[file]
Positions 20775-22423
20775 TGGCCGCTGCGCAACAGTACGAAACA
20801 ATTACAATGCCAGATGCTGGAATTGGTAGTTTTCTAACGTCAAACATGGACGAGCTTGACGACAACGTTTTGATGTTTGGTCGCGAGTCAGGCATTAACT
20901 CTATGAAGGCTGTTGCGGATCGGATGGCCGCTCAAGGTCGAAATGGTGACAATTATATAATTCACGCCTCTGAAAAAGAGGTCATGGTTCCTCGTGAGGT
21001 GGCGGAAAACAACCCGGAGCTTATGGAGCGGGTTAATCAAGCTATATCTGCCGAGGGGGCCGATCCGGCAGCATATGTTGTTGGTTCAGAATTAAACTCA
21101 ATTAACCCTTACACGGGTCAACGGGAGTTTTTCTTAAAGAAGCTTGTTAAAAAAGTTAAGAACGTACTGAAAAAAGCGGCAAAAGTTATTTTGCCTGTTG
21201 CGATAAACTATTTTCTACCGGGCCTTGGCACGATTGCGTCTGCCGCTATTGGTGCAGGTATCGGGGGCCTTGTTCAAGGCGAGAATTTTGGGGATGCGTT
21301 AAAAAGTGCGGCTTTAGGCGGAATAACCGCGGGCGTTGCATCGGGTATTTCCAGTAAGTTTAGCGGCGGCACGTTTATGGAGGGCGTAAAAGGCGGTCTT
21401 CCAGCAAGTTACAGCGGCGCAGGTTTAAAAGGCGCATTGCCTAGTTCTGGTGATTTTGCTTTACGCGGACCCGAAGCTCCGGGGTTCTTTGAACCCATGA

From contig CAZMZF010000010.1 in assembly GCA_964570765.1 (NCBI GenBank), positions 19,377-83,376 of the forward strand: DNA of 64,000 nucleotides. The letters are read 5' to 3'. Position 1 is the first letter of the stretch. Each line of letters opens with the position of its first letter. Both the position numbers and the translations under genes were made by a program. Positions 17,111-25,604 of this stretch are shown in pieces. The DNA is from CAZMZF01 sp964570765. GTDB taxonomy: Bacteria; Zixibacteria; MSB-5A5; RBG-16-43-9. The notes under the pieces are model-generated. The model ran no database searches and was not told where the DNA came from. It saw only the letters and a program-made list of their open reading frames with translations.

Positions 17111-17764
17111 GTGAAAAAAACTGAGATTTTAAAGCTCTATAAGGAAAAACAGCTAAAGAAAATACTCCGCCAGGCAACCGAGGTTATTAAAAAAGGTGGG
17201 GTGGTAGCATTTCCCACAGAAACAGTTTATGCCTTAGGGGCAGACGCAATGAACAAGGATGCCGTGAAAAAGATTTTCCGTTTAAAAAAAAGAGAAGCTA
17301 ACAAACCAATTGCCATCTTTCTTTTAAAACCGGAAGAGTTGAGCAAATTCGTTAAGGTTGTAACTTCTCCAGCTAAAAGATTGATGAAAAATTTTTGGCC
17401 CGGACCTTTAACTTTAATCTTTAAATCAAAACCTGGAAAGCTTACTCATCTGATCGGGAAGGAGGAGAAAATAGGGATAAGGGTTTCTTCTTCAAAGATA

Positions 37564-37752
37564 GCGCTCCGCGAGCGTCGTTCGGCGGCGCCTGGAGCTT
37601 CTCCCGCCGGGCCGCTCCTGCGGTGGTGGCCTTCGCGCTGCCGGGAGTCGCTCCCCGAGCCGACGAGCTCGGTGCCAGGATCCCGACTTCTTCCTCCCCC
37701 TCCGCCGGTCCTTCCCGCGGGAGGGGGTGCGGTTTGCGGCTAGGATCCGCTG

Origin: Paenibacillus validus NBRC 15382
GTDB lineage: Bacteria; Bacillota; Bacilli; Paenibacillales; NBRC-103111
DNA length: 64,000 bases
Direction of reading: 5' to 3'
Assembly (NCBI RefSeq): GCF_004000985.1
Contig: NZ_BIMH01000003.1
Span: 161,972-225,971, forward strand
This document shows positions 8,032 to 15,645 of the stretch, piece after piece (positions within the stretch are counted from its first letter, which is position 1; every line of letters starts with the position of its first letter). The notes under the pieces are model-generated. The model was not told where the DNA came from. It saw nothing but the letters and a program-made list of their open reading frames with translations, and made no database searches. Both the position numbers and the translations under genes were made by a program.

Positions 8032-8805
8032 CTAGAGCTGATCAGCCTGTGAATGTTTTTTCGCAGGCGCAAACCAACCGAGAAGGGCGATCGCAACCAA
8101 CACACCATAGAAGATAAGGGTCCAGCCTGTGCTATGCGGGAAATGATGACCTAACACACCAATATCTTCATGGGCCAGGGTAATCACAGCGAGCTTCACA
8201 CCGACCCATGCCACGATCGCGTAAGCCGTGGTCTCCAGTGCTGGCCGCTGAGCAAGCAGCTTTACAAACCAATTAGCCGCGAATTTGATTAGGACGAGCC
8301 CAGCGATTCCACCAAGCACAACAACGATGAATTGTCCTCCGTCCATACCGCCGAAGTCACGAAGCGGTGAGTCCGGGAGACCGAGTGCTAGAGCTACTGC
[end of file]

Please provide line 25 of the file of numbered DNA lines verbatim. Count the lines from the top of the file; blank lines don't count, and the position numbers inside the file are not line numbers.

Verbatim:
Contig: NZ_BIMH01000003.1